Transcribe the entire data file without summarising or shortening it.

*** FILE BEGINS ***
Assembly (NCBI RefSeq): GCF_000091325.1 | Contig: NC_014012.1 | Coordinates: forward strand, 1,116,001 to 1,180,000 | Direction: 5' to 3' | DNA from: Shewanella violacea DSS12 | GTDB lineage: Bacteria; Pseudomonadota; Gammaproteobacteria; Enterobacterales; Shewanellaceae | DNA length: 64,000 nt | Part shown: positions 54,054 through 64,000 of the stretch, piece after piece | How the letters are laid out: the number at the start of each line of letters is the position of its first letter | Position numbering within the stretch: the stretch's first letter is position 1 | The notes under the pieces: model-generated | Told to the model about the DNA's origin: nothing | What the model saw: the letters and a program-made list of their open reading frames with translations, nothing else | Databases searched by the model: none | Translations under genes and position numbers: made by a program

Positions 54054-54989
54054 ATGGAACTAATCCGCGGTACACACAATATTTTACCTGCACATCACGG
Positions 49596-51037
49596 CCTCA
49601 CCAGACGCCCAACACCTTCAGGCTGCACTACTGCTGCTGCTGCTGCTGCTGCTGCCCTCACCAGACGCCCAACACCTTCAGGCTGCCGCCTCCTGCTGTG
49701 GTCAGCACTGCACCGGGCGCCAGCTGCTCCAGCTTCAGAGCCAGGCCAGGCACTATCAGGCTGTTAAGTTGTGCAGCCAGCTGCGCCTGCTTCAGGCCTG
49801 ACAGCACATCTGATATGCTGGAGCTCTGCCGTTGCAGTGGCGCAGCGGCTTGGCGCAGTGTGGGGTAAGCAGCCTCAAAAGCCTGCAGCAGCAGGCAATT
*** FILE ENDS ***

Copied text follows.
Assembly (NCBI RefSeq): GCF_000091325.1 | Contig: NC_014012.1 | Coordinates: forward strand, 1,116,001 to 1,180,000 | Direction: 5' to 3' | DNA from: Shewanella violacea DSS12 | GTDB lineage: Bacteria; Pseudomonadota; Gammaproteobacteria; Enterobacterales; Shewanellaceae | DNA length: 64,000 nt | Part shown: positions 54,054 through 64,000 of the stretch, piece after piece | How the letters are laid out: the number at the start of each line of letters is the position of its first letter | Position numbering within the stretch: the stretch's first letter is position 1 | The notes under the pieces: model-generated | Told to the model about the DNA's origin: nothing | What the model saw: the letters and a program-made list of their open reading frames with translations, nothing else | Databases searched by the model: none | Translations under genes and position numbers: made by a program

Positions 54054-54989
54054 ATGGAACTAATCCGCGGTACACACAATATTTTACCTGCACATCACGG
Positions 49596-51037
49596 CCTCA
49601 CCAGACGCCCAACACCTTCAGGCTGCACTACTGCTGCTGCTGCTGCTGCTGCTGCCCTCACCAGACGCCCAACACCTTCAGGCTGCCGCCTCCTGCTGTG
49701 GTCAGCACTGCACCGGGCGCCAGCTGCTCCAGCTTCAGAGCCAGGCCAGGCACTATCAGGCTGTTAAGTTGTGCAGCCAGCTGCGCCTGCTTCAGGCCTG
49801 ACAGCACATCTGATATGCTGGAGCTCTGCCGTTGCAGTGGCGCAGCGGCTTGGCGCAGTGTGGGGTAAGCAGCCTCAAAAGCCTGCAGCAGCAGGCAATT